Drug Distributors Reach $1.1B Deal in New York Opioid Trial

New York Attorney General Letitia James announced on Tuesday that the three largest U.S. drug distributors have agreed to pay up to $1.18 billion to settle claims by the state and two of its biggest counties over their role in the nationwide opioid crisis.

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The joint settlement between McKesson, Cardinal Health and AmerisourceBergen comes three weeks into the first jury trial as other state attorneys general prepare to announce a landmark $26 billion deal with distributor and drugmaker Johnson & Johnson, resolving countless nationwide cases.

“While no amount of money will ever compensate for the millions of addictions, the hundreds of thousands of deaths, or the countless communities decimated by opioids, this money will be vital in preventing any future devastation,” James said.

In a joint statement, the distributors said they “strongly dispute the allegations at issue in the trial.” They added that the deal will allocate “meaningful relief to affected communities” while allowing the companies to “focus their attention and resources on the safe and secure delivery of medications and therapies.”

According to the U.S. Centers for Disease Control and Prevention, from 1999 to 2019 almost 500,000 people have lost their life from opioid overdoses in the United States. Provisional data from 2020 shows that the crisis may have worsened during the COVID-19 pandemic. The numbers shows 2020 as a record year for drug overdose deaths with 93,331, up 29% from the previous year. Opioids were involved in 74.7%, or 69,710, of those fatalities.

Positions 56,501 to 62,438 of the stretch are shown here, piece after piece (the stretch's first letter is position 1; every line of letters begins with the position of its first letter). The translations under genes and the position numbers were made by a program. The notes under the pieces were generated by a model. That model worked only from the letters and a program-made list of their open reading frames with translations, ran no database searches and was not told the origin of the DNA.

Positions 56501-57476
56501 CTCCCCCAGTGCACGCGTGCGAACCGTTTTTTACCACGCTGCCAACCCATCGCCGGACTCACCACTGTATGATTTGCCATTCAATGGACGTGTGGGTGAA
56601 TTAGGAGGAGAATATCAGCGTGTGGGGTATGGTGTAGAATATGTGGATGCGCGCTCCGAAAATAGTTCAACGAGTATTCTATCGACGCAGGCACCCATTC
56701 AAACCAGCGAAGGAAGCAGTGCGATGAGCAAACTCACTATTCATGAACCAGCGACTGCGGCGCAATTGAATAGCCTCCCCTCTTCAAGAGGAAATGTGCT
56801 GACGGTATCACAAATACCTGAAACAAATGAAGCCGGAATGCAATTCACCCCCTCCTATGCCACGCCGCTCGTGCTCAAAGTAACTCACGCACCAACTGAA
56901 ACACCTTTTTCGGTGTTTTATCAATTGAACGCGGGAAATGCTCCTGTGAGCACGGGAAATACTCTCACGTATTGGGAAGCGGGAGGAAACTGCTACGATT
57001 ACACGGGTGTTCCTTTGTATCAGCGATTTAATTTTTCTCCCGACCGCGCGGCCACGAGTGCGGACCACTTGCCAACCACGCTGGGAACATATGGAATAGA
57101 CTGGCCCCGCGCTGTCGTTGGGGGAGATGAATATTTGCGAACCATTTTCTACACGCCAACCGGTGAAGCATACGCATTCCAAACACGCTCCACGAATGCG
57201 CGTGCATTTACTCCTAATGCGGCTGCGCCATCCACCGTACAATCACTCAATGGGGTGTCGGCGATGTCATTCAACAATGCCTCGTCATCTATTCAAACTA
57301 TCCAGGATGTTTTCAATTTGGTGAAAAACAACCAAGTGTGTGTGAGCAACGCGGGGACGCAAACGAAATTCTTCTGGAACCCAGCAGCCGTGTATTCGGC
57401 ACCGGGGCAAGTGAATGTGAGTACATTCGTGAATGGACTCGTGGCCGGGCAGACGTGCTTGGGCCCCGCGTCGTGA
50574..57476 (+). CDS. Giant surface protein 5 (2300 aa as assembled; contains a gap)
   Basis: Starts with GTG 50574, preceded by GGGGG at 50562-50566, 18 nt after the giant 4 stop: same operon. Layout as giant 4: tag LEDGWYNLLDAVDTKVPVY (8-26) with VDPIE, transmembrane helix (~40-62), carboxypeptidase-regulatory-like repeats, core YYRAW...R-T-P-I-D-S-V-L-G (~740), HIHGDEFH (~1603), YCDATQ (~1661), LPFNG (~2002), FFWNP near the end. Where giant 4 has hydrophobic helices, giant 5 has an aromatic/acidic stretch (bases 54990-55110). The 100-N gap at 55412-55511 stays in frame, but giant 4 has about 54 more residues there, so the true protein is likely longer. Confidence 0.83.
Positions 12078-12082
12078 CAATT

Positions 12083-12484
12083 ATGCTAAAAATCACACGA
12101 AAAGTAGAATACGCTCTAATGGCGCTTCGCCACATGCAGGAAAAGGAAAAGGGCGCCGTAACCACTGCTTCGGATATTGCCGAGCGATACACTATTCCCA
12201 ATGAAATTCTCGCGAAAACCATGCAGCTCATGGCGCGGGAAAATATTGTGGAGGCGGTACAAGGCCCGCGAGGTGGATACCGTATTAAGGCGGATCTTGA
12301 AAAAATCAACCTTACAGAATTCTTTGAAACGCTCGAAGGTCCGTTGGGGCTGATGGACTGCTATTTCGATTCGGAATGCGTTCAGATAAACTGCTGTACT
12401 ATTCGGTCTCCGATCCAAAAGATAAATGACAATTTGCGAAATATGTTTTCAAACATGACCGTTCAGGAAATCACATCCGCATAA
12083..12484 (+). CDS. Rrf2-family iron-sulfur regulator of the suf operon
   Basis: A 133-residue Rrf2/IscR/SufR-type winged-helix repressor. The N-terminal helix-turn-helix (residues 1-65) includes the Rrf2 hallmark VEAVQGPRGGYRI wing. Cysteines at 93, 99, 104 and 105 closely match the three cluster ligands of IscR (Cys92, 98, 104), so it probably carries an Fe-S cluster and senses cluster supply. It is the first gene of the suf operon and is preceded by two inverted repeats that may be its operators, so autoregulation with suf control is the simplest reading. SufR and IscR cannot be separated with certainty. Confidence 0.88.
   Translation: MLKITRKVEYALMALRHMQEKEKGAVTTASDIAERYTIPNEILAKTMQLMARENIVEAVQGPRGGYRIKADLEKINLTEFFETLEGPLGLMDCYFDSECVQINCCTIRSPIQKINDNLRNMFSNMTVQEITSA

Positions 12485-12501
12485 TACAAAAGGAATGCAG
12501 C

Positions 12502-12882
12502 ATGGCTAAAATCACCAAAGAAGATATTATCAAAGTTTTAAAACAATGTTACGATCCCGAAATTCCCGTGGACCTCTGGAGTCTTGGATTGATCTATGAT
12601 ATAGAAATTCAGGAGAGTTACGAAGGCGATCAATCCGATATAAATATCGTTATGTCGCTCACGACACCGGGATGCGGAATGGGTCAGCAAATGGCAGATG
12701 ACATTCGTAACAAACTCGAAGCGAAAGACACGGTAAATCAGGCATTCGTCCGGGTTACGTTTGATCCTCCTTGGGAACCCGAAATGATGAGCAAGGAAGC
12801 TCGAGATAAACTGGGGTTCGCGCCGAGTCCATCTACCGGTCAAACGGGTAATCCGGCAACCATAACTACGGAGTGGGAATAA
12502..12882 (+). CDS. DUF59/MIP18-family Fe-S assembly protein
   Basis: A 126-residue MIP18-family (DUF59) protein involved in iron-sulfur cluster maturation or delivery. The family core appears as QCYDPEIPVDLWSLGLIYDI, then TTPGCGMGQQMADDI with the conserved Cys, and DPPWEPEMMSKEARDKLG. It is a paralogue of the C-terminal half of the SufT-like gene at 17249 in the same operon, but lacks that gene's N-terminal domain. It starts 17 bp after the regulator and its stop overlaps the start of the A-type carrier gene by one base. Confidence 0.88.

Presiding judge, Justice Jerry Garguilo, granted a request by lawyers for the state and counties to release the distributors from the case, without discussing the terms of the deal.

However, the New York trial will continue against three more drugmakers accused of deceptively marketing their painkillers – Endo International, Teva Pharmaceutical Industries and AbbVie Inc’s Allergan unit.

AG James’ office stated that more than $1 billion of the settlement money will go toward addressing the epidemic, with payments starting in two months and continuing over the next 17 years. Nassau and Suffolk counties, both of Long Island, have said the money will be used for mental health and addiction programs.

Two separate opioid cases are also on trial in West Virginia and California. Those trials will be decided by judges rather than juries, with closing arguments in the WV case expected in the coming week.

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